We all believe in at least one metanarrative.
Some believe in the metanarrative of the Self and the glorification of its whims; some believe in the metanarrative of Marxism and its utopian objective. Some believe in the metanarrative of God; some believe in the metanarrative of the non-existence of the latter. Ironically, some believe in the metanarrative of the metanarrative. These things co-exist in a rather sonorous relationship transcending cultures, even space and time.
However, Jean Braudillard argues of the continuous fading of the Real, with it being engulfed by the reign of signs and its most powerful weapon which is the media. Can we ever find the Real again, or will we be forever trapped in our own sea of illusion?
I attended a walk out last July 23, 2010 (which is in fact my third) and participated in another idealistic, youth-led mass action against tuition and other fees increase in UP. Being some sort of an activist, I deem these kinds of actions not as actions that can really create history by itself but as an attempt to materialize my own principles (which I believe others share).
On embarking the streets, the UP students, with me of course, faced a multitude of strange faces and reactions. As expected, a student rally would not be faced by friendly cheers. And I believe, at that very instance, the UP students and mass leaders faced the Real. With their own metanarratives face to face with the beliefs of whole Baguio people, their optimistic goal of change appeared as a farce that is continued because of mere performativity. Personally, this realization bothered me deeply–can the symbol of mass student mobilizations be ever taken as the mass leaders intend it to be understand, or will they merely resonate in the vastness of the desert of the Real?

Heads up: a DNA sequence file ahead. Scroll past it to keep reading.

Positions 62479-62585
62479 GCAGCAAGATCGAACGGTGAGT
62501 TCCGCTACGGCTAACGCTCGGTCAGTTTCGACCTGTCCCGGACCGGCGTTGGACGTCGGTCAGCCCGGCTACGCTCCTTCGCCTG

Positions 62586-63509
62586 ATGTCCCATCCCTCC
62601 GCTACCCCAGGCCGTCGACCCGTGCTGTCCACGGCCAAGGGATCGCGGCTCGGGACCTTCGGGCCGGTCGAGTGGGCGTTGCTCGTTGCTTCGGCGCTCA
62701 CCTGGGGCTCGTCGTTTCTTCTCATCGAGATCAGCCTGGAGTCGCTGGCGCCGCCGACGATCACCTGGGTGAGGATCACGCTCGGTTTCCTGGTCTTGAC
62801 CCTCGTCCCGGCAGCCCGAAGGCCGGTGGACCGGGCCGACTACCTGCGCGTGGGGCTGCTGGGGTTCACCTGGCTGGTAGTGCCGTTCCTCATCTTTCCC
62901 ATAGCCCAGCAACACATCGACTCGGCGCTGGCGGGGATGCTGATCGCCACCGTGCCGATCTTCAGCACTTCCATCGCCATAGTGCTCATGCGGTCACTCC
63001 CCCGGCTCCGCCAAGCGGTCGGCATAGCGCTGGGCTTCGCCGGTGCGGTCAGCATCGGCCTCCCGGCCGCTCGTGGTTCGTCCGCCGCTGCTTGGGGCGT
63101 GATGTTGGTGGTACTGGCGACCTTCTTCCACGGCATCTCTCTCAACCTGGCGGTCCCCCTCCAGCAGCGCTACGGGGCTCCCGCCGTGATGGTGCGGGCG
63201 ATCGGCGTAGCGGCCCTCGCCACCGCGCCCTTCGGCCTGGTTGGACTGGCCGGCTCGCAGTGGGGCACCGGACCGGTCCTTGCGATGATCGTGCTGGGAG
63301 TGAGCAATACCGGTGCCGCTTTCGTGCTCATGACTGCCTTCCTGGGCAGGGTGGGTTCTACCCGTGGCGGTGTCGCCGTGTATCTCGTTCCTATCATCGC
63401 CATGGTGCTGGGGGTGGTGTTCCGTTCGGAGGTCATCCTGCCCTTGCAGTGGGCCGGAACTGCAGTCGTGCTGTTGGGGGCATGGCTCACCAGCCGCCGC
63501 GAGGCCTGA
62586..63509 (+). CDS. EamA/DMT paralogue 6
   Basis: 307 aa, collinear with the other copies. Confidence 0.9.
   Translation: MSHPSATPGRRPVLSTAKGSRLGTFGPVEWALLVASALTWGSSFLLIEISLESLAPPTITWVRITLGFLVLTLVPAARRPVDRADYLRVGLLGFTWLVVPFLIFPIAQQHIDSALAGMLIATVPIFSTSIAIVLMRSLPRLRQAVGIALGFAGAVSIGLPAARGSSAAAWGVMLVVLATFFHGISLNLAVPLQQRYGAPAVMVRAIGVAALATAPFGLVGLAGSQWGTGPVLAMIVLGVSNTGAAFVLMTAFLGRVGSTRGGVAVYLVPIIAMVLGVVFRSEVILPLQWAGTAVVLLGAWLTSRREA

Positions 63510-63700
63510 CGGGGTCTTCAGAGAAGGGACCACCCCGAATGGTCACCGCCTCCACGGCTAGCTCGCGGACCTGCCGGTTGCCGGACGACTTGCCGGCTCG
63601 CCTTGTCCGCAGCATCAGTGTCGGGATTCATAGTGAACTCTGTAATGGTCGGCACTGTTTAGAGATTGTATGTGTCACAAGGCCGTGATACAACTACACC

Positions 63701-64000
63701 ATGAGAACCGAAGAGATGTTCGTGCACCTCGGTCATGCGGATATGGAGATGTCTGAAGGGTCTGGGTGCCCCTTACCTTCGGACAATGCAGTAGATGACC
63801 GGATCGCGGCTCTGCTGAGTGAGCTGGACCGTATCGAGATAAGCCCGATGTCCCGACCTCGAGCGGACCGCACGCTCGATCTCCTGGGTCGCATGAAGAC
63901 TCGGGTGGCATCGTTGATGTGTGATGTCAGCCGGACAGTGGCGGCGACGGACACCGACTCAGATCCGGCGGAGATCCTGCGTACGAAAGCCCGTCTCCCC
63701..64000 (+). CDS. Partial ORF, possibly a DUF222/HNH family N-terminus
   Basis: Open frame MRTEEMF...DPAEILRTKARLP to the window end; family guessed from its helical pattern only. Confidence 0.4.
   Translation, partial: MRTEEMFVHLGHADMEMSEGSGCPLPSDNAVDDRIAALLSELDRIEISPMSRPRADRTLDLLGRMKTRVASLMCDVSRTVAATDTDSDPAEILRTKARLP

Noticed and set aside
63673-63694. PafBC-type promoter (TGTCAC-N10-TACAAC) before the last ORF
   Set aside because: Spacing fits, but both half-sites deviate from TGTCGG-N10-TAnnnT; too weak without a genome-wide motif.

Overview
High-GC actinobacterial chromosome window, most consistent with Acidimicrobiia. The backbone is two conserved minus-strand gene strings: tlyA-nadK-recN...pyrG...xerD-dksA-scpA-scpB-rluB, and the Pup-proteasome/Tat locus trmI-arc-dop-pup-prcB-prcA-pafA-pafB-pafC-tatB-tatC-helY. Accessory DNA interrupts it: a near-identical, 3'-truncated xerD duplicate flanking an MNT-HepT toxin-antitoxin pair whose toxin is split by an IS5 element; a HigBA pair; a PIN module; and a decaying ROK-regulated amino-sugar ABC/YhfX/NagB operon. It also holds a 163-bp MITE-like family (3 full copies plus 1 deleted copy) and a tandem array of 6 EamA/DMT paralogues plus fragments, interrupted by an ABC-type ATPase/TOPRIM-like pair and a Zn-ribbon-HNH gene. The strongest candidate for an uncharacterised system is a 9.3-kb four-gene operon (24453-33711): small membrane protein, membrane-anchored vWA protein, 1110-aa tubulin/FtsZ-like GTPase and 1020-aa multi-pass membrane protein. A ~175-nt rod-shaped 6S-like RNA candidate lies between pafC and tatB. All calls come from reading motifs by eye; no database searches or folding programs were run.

The fragmented nature of postmodern society, according to Lyottard is something worth celebrating, for it liberates the individuals from the imposing metanarratives that others try to impose on them. However, as in the case of the July 23 walkout in UP Baguio, I don’t believe that the silenced voices of the victims in a post-colonial country will ever be worth celebrating. The uncertainty in the domain of the Real and the uncertainty in the domain of the postmodern are different—the former is the true, inevitable flow of things, while the latter is purely an illusion that fragments the society into objects of fragmentation and individual isolation.
Hence, in order to try looking for the Real (which is the nostalgic dream of Jameson, Zizek and other more radical theorists), one must first learn how to evade the symbolism, or at least, the maximum symbolism in which walk outs, rallies and other ‘traditional’ forms of protest usually fall to trap into. In confronting the Real, one must recognize its Real-ness and try to illuminate its existence with optimistic, nostalgic and inevitably radical actions.
Once we realize the exhilarating process of symbolization engulfing us only when it is too late, there will be no more time to regain our humanity.